Figure 1.

HIV prevention strategies.

Figure 2.

Sexual practice based on the use and nonusage of condom for safe sex.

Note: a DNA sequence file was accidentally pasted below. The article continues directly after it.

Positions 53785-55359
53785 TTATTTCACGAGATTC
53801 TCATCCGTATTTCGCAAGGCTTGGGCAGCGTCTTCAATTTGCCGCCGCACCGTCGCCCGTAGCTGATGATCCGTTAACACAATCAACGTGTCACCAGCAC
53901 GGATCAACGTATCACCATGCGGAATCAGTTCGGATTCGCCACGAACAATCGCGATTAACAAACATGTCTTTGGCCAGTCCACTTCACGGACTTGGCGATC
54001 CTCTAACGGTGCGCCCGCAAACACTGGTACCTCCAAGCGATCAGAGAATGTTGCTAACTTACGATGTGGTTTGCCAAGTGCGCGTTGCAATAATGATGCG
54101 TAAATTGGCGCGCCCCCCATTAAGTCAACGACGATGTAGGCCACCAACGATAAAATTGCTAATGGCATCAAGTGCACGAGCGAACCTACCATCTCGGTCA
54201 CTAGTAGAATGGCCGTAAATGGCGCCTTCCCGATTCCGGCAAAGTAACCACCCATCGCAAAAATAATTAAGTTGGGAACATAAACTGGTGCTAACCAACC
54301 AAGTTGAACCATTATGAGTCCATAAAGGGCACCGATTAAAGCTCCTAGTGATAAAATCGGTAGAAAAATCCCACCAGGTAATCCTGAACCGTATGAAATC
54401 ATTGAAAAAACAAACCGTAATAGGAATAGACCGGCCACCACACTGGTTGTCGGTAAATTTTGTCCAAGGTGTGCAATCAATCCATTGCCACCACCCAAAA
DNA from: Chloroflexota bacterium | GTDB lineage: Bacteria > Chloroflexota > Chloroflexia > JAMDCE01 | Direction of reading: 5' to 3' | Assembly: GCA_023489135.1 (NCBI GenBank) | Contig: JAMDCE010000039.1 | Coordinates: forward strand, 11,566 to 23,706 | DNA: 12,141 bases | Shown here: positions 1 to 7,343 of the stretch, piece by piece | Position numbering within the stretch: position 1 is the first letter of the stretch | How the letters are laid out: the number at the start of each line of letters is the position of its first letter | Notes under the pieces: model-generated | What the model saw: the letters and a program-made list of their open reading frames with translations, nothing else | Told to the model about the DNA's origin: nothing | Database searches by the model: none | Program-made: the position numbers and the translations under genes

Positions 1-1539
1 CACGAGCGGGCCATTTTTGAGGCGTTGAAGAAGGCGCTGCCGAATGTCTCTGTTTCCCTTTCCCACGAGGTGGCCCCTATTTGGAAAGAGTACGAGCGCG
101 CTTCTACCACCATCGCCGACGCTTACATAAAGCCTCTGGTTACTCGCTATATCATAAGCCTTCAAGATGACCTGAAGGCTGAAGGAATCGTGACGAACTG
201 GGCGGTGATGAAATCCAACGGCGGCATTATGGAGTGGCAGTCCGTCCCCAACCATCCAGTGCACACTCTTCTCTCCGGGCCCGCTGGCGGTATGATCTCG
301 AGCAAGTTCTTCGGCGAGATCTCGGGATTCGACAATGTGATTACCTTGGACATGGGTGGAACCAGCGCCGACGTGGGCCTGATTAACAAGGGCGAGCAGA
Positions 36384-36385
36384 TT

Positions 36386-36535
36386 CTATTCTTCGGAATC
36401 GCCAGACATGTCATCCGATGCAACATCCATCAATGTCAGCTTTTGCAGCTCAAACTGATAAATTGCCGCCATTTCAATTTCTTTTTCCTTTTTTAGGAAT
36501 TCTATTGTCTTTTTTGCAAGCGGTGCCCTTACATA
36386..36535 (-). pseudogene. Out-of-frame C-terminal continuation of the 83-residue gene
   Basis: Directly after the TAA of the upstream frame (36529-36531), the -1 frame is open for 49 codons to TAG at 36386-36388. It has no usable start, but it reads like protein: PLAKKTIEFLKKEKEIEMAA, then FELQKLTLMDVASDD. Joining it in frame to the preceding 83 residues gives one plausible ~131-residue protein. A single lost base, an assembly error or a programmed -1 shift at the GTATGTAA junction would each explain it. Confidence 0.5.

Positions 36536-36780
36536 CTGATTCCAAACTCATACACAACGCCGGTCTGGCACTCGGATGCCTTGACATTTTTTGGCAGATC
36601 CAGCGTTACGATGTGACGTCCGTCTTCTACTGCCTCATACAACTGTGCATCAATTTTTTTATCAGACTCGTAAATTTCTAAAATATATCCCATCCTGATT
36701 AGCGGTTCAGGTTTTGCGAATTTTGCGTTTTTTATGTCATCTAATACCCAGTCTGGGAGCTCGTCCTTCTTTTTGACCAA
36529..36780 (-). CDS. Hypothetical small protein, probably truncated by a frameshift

4. Discussion